Neuropsychiatry Laboratory

Lab head: Maxwell Bennett
Location: M02 - Mallet Street Campus

Lab members: M Bennett (head)

The cellular origins of migraine pain: astrocyte spreading depression

Primary supervisor: Maxwell Bennett

Headaches in migraine are thought to be associated with a dilation of cranial blood vessels, particularly those in the dura mater, and an accompanying localized sterile inflammatory response. In many cases the headache phase of migraine is preceded by a condition called aura, in which there is a disturbance of vision, consisting of bright spots and dazzling zigzag lines. This aura is associates with a spreading depression of electrical activity in the cortex. This depression of electrical activity involves a considerable increase in extracellular potassium and a concomitant decrease in extracellular sodium, chloride and calcium. Astrocytes are most likely to be the cell responsible for spreading depression. Calcium waves are propagated by astrocytes, whereas sodium waves (the action potential) are propagated by neurons. Synaptic transmission between astrocytes is mediated by the substance ATP, so that blocking this transmission should block or slow spreading depression. In order to do this, it is first required to identify the mechanism of ATP release and the receptors on which this nucleotide acts.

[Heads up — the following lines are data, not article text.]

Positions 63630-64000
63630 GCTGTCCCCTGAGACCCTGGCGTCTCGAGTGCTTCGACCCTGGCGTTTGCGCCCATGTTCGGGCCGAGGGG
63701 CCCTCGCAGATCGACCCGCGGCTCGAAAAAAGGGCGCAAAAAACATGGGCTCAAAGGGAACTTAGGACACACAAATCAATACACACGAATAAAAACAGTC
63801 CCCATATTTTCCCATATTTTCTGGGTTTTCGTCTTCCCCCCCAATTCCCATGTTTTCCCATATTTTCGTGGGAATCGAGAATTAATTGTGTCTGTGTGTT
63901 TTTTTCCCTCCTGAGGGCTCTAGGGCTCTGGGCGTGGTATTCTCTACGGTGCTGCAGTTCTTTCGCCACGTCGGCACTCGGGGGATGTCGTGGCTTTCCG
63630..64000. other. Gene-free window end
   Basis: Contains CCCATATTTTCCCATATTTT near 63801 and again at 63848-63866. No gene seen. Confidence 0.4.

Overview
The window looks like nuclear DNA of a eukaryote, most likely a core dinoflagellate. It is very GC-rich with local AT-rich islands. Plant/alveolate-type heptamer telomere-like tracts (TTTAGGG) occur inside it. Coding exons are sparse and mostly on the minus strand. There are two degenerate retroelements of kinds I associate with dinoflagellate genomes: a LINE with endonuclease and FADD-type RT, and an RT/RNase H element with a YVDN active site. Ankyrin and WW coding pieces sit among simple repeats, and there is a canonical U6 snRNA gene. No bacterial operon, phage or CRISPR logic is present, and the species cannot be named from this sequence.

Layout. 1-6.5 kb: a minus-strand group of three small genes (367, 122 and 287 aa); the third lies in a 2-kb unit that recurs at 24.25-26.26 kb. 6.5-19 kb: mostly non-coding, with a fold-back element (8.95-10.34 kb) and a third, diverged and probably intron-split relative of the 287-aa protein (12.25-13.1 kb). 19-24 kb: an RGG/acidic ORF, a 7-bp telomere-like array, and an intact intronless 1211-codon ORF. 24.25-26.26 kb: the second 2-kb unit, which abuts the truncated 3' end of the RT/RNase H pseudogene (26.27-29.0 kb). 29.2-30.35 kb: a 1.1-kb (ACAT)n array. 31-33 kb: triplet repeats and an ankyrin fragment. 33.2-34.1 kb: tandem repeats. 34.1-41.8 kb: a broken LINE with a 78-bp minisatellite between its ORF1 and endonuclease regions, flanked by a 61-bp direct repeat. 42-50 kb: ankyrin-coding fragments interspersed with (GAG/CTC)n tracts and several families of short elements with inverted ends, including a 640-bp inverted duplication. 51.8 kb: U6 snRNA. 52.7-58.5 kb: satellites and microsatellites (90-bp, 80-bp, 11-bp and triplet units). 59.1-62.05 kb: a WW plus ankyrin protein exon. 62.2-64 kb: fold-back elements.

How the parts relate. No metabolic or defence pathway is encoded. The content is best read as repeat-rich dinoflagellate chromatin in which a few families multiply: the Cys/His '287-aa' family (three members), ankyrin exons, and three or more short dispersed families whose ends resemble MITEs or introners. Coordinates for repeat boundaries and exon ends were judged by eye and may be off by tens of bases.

This project involves an analysis of the mechanism of the spreading depression responsible for both the aura and headache phases of migraine.

References
U. Reuter, M. Sanchez del Rio & M. Moskowitz (2000) Functional Neurology 15: Suppl. 3, 9-18.
L. Edvinsson (2001) Pharmacology and Toxicology 89(2); 66-73.
E. Hamel (1999) Canadian Journal of Clinical Pharmacology 6: Suppl. A., 9A-14A
M.R. Bennett, L. Farnell & W.G. Gibson (2005) Biophysical Journal 89(4); 2235-2250.
M.R. Bennett, V. Buljan, L. Farnell & W.G. Gibson (2006) Biophysical Journal (EPub)


Discipline: Physiology
Keywords: Primary health care, Melanoma
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